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shamus

[shah-muh s, shey-]
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noun, plural sha·mus·es. Slang.
  1. a detective.
  2. a police officer.
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Origin of shamus

1925–30; of obscure origin, though popularly derived from either Yiddish shames shammes or the Irish male given name Séamas
Dictionary.com Unabridged Based on the Random House Unabridged Dictionary, © Random House, Inc. 2018

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British Dictionary definitions for shamus

shamus

noun plural -muses
  1. US slang a police or private detective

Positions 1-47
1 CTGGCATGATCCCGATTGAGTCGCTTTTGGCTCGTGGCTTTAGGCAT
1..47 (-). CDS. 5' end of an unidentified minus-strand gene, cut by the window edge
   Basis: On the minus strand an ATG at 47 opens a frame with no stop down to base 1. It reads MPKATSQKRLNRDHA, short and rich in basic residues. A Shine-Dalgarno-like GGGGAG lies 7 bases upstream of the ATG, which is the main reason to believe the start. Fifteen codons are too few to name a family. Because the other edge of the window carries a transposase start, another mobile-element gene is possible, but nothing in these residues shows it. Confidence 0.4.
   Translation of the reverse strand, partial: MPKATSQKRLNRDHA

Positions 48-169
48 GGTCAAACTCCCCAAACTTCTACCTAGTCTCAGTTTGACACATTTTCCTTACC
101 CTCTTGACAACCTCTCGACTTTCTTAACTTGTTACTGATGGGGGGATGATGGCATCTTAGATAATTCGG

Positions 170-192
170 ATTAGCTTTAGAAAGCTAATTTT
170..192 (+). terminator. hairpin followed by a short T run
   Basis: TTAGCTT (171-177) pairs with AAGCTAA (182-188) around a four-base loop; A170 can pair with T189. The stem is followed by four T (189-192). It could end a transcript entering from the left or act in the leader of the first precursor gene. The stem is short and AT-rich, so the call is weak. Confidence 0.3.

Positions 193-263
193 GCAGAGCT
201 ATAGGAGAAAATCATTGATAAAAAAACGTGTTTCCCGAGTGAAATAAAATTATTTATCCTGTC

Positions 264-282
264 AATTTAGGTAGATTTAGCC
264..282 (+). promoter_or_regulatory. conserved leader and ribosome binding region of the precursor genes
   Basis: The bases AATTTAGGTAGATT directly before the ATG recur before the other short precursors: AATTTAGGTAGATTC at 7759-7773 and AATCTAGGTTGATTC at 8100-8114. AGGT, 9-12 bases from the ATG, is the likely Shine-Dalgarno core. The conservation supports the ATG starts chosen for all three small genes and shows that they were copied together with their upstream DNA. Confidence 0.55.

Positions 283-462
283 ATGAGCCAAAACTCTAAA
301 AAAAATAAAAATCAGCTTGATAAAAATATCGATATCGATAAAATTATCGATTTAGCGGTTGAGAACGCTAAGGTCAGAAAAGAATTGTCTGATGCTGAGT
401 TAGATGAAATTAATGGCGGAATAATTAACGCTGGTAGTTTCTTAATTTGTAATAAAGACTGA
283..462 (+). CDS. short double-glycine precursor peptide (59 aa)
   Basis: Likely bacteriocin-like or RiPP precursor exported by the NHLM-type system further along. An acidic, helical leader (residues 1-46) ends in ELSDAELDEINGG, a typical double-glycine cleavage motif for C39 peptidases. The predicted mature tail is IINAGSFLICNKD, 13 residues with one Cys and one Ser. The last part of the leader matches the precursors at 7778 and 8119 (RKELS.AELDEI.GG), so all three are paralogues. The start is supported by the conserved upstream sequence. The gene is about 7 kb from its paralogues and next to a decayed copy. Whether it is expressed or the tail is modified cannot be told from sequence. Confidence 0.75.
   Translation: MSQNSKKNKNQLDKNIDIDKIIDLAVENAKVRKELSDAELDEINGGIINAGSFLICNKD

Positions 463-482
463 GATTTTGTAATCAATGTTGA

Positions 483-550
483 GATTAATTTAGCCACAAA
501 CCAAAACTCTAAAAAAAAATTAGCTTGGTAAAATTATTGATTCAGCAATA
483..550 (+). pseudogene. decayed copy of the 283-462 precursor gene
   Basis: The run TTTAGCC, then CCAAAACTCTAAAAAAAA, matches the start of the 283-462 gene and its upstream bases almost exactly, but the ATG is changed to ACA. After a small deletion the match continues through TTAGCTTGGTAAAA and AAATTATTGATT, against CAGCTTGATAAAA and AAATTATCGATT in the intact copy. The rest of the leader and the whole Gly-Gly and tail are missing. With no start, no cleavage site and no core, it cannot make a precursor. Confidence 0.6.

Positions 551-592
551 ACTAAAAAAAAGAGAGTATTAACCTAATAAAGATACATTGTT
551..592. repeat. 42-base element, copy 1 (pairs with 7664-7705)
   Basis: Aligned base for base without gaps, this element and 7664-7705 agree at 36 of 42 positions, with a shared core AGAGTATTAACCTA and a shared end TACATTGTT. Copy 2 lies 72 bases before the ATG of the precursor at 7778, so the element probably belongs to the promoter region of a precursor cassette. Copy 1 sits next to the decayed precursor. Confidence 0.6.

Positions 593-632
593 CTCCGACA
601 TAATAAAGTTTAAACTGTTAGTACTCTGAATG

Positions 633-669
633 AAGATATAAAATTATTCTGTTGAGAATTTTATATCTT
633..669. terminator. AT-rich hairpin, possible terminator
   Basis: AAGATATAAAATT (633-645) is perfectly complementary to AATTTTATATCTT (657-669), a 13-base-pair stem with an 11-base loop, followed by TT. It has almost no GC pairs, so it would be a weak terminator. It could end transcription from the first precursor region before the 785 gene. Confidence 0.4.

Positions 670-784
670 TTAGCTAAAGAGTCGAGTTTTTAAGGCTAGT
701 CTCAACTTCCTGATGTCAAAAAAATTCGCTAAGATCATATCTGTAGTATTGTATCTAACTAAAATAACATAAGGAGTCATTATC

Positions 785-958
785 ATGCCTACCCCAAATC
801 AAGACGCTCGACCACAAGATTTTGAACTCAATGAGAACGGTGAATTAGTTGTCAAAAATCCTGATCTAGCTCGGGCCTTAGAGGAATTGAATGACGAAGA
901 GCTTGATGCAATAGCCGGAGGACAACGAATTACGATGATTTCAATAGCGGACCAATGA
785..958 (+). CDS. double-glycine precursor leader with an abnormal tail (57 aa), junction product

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Word Origin

probably from shammes, influenced by Irish Séamas James
Collins English Dictionary - Complete & Unabridged 2012 Digital Edition © William Collins Sons & Co. Ltd. 1979, 1986 © HarperCollins Publishers 1998, 2000, 2003, 2005, 2006, 2007, 2009, 2012

Word Origin and History for shamus

n.

"police officer, detective," 1920, apparently first in "The Shamus," a detective story published that year by Harry J. Loose (1880-1943), a Chicago police detective and crime writer; the book was marketed as "a true tale of thiefdom and an expose of the real system in crime." The word is said to be probably from Yiddish shames, literally "sexton of a synagogue" ("a potent personage only next in influence to the President" [Israel Zangwill]), from Hebrew shamash "servant;" influenced by Celtic Seamus "James," as a typical name for an Irish cop.

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Online Etymology Dictionary, © 2010 Douglas Harper